In John Ford’s They Were Expendable, sailors at a bar in December 1941 wait for Boats (played by Ward Bond) to toast Doc’s retirement. They even turn down the radio (missing news of Pearl Harbor) to hear him. But Boats says he isn’t giving a speech—“I just got something to say.” I, too, got some things to say: praise for a famous lawyer, criticism of some famous cases, and—as corollary to the criticism—emphasis on the importance of risk. The praise is easy as pie. Erwin Griswold was a summa academic, solicitor general, and probably the most successful tax litigator who ever represented the Treasury. When Dean Griswold first left public service, Chief Justice
Hughes said that this would cost the government a great deal of money. His name on this lecture resonates both as a tax lawyer and an American. At his death, called its midwestern Republican dean “a champion of civil rights and foe of McCarthyism.” Time should not dim how much integrity and guts it took to do that; he was the dean in more ways than one.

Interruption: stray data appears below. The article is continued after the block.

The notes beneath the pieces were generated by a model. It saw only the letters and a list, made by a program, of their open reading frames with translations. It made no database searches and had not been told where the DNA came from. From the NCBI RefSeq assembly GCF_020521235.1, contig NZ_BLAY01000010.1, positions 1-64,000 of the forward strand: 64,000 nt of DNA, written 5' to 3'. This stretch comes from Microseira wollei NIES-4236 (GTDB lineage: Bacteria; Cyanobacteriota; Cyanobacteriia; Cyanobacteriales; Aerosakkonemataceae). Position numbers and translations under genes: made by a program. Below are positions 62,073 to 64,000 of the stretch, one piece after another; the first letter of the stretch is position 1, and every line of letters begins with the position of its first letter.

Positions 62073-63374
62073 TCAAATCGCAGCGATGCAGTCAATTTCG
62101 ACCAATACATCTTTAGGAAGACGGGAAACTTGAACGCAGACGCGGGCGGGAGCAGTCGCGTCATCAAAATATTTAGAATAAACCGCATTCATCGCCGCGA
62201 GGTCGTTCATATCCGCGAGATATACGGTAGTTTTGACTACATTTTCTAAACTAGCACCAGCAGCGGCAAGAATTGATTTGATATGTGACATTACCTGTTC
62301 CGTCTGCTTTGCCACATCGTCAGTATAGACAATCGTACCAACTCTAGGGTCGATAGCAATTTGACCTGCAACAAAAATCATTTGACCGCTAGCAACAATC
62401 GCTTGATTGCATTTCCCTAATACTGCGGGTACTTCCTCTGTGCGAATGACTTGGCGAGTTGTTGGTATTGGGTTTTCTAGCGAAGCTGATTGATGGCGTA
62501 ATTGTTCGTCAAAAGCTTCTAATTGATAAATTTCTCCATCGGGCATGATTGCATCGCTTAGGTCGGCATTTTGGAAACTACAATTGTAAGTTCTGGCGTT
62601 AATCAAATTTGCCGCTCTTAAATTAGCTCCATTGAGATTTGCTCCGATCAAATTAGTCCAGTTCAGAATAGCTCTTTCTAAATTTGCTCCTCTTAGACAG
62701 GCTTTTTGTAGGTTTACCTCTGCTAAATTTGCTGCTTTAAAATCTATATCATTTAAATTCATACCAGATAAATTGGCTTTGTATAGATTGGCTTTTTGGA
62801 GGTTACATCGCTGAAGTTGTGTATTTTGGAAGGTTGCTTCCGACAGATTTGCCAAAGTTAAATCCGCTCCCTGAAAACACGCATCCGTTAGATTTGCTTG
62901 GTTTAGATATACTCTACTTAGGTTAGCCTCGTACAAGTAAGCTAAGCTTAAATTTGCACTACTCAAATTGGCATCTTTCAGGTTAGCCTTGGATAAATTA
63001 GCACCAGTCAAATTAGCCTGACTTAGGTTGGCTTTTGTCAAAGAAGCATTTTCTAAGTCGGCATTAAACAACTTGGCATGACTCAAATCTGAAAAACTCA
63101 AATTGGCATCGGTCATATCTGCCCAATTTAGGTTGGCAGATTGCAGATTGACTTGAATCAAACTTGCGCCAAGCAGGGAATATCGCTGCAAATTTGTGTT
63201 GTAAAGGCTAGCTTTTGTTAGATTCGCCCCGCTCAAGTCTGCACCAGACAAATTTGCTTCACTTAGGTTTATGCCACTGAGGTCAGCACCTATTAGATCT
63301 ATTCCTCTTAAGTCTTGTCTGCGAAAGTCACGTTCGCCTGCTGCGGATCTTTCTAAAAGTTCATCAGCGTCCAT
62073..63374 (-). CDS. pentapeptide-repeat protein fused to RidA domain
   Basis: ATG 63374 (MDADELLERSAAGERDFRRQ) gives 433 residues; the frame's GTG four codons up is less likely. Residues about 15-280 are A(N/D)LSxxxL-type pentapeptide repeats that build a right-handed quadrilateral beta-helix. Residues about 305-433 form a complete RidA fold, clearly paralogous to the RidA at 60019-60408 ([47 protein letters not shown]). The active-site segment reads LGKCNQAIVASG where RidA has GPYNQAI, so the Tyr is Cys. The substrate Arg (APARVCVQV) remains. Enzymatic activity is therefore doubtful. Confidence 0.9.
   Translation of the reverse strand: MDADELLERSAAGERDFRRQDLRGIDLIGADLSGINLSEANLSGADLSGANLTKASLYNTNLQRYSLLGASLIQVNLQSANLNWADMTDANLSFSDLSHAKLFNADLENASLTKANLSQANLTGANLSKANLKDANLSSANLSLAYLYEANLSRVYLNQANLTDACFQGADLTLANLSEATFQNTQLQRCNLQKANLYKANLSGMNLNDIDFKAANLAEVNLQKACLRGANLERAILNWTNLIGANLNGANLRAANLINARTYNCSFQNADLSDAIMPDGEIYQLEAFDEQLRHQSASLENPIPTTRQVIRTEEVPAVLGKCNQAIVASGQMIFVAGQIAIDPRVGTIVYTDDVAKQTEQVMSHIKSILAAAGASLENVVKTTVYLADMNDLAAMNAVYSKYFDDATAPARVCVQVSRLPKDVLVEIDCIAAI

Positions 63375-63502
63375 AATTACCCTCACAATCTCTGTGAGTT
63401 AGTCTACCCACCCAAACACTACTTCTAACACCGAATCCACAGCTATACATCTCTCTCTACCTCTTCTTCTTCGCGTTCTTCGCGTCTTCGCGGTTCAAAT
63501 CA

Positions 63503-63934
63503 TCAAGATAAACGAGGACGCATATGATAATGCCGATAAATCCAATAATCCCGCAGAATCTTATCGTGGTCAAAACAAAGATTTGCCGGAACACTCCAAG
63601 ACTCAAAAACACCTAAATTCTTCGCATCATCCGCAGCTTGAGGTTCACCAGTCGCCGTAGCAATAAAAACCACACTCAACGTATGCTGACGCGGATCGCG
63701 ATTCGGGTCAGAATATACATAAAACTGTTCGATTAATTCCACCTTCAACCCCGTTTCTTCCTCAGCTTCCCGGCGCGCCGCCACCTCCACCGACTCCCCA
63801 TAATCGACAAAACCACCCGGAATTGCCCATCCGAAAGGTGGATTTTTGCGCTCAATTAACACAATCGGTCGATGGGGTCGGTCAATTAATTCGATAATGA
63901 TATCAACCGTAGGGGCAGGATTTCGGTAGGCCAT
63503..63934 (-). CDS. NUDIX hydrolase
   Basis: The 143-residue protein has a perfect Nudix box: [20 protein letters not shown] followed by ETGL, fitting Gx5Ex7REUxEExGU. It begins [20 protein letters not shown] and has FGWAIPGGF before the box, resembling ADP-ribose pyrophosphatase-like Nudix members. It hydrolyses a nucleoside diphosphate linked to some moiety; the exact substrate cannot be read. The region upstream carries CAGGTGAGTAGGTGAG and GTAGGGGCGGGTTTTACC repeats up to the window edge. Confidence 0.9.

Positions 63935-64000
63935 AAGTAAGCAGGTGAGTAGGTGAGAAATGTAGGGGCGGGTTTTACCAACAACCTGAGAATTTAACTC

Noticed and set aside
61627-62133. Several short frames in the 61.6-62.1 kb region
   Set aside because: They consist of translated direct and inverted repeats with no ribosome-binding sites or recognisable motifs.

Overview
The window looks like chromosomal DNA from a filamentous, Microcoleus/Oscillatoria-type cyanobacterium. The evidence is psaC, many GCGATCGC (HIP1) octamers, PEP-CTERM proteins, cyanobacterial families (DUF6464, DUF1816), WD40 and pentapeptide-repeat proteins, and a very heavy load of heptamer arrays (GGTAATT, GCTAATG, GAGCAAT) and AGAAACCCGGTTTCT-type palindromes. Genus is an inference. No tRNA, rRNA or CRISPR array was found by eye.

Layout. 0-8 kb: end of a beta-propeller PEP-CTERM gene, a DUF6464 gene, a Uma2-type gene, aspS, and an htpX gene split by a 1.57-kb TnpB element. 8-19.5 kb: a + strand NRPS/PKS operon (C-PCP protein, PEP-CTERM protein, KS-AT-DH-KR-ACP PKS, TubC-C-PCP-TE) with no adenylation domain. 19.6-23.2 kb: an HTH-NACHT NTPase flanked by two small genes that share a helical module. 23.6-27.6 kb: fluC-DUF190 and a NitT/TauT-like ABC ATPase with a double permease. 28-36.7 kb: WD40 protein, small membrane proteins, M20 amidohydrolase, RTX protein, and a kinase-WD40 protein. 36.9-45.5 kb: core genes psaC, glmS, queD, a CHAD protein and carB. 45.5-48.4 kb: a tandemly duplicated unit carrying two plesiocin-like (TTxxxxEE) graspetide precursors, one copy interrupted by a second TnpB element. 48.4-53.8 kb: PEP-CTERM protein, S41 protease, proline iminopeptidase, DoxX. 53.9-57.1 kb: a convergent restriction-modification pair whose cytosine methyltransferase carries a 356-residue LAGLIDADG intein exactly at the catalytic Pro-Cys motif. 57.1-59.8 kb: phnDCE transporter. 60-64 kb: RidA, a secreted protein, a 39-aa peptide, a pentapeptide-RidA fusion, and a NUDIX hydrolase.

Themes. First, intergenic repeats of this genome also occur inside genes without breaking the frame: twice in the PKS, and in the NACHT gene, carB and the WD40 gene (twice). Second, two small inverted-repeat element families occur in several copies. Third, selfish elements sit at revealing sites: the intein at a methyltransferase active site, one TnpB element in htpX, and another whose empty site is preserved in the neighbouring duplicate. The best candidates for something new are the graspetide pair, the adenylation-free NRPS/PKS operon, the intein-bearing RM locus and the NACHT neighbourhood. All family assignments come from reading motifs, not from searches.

Criticism of famous old cases is not as easy, but it matters because everything goes back. Chimes of the National Broadcasting Company spell out the notes G, E, and C because its original owner was General Electric. Telephone area codes (212 for , 312 for ) are based on the smallest number of clicks that rotary phones made in 1947. “The past,” Faulkner wrote, “is never dead. It’s never even past.”
This talk of the past grows out of an NYU course I give called Classic Cases. Each year the students and I read old decisions as if they were new, and see them cited for conclusions they do not support and issues they do not present. Technical analysis of cases like Helvering v. Gregory, Helvering v. Horst, Helvering v. Clifford, and Commissioner v. Court Holding Co. has virtually vanished. What remain are their unhelpful statements about the right to avoid tax and the importance of substance.